Le mariage est un sacrement et non la simple bénédiction d’une union, encore moins la simple reconnaissance formelle, “officielle” d’une union déjà préexistante. Ceci montre la spécificité du mariage à l’égard des autres actes de la vie quotidienne, pour lesquels nous avons toujours besoin d’une bénédiction et d’une aide spirituelle. “Car un sacrement (…) implique nécessairement l’idée d’une transformation, se réfère à l’évènement ultime de la mort et de la résurrection du Christ, est toujours un sacrement du Royaume. Le fait que le mariage soit est sacrement, montre que l’Église y voit l’un de ces actes par lesquels Dieu nous transforme, nous aide à participer de sa nature divine. Le mariage à l’Église ne signifie donc pas le simple engagement à respecter un ensemble de règles sur comment bien gérer, raisonnablement, une vie de couple (morale sexuelle, épargne, etc.), mais plus profondément la participation, la réception d’une grâce donnée par Dieu.

Sans cette grâce, “le mariage, comme tout le reste dans ce monde, est un mariage déchu et dévié, et (…) il a besoin, non point d’être bénit et “solennisé” – après répétition de la cérémonie et avec l’aide du photographe – mais d’être restauré. De plus, cette restauration est dans le Christ, ce qui veut dire, dans sa vie, sa mort, sa résurrection, son ascension, dans l’inauguration pentecostale du “nouvel éon”, dans l’Église comme le sacrement de tout ceci. Finalement, cette restauration transcende infiniment l’idée de la famille chrétienne et confère au mariage ses dimensions cosmiques et universelles. Selon ce point de vue, le mariage ne concerne pas seulement ceux qui se marient, mais engage aussi l’Église, et concerne par elle le monde entier.

Le modèle de l’amour conjugal

Dans l’Ancien Testament déjà, la relation entre Dieu et Israël est exprimé dans les termes de l’amour conjugal. Dans l’Épître aux Éphésiens (5, 22-32), saint Paul affirme la correspondance entre l’union dans le mariage de l’homme et de la femme en une seule chair, et le grand mystère de l’union du Christ à son Église : “Maris, aimez vos femmes, comme Christ a aimé l’Église, et s’est livré lui-même pour elle, afin de la sanctifier par la parole, après l’avoir purifiée par le baptême d’eau, afin de faire paraître devant lui cette Église glorieuse, sans tache, ni ride, ni rien de semblable, mais sainte et irrépréhensible. C’est ainsi que les maris doivent aimer leurs femmes comme leurs propres corps. Celui qui aime sa femme s’aime lui-même. Car jamais personne n’a haï sa propre chair ; mais il la nourrit et en prend soin, comme Christ le fait pour l’Église, parce que nous sommes membres de son corps. C’est pourquoi l’homme quittera son père et sa mère, et s’attachera à sa femme, et les deux deviendront une seule chair. Ce mystère est grand ; je dis cela par rapport à Christ et à l’Église. Du reste, que chacun de vous aime sa femme comme lui-même, et que la femme respecte son mari.”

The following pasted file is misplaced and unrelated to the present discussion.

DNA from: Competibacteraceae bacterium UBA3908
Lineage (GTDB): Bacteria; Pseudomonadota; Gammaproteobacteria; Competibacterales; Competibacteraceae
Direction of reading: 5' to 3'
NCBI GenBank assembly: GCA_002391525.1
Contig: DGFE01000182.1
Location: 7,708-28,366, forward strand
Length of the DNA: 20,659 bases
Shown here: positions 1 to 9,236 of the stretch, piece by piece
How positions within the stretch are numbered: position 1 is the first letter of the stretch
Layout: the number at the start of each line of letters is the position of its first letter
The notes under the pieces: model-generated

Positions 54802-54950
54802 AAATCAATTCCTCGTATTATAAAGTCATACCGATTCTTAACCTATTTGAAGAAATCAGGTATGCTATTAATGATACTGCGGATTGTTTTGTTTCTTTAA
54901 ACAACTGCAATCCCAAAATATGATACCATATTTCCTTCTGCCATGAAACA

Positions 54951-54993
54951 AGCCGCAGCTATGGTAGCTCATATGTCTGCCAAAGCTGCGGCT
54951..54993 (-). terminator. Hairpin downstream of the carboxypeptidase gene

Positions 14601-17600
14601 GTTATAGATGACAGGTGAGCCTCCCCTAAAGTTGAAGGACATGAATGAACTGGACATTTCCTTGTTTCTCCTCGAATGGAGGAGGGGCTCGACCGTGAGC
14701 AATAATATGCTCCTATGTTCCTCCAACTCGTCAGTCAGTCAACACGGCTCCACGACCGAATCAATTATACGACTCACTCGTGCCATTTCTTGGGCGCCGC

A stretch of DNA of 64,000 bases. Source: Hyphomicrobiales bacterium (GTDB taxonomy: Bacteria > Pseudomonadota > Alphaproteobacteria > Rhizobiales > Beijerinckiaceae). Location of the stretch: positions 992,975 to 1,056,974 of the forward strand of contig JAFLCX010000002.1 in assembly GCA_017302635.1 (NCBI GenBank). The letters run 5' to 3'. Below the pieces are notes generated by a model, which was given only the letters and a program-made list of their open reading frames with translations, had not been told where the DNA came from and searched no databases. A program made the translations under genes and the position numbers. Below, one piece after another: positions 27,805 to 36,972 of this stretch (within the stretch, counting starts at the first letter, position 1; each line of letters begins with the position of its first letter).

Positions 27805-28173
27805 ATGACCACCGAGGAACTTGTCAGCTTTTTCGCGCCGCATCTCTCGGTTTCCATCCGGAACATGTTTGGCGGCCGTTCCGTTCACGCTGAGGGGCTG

L’amour conjugal est un reflet de cet amour du Christ pour l’Église, cela signifie selon une échelle de degré :

* 1) nous pouvons entrevoir concrètement cet amour du Christ pour l’Église d’après notre expérience de la vie conjugale
* 2) mais surtout notre amour conjugal doit être compris à la mesure de l’amour du Christ et doit le prendre comme modèle
* 3) tout amour, s’il veut se réaliser, demeurer véridique, doit s’enraciner, prendre source dans l’amour du Christ.

Le monde, restauré dans l’Église, est destiné à devenir l’épouse de Dieu ; restauration permise par la Marie, la Mère de Dieu. La vocation du mariage concerne le monde et l’Église, car elle concerne la vocation du monde et de l’Église, de tout chrétien : suivre le Christ.

Jay Owens

I am so pleased that I picked up an article where  my old friend Jay Owens is mentioned.  I have not seen for over 5 years: since my last visit to South Africa.

It looks like Jay is still active in training and running seminars and conferences.

Before retiring, Jay was running the Covey Leadership center in  Park Wood ,South Africa. He was of great help to me, he was sorting out the profiling of the participants of the Covey week end seminars I was conducting for a number of years. The center in South Africa was very convenient, the processing was faster and cheaper that sending off the documents to Utah, USA.

Thanks to Jay that I was given the opportunity to run a Covey seminar in Guinea Conakry. I took up the challenge of conducting a seminar with half of the audience speaking English and the other half speaking French. The Malaysian Telekon had taken over the national telephone company in Guinea and wanted to train all its managers on time managment the  Franklin Covey way.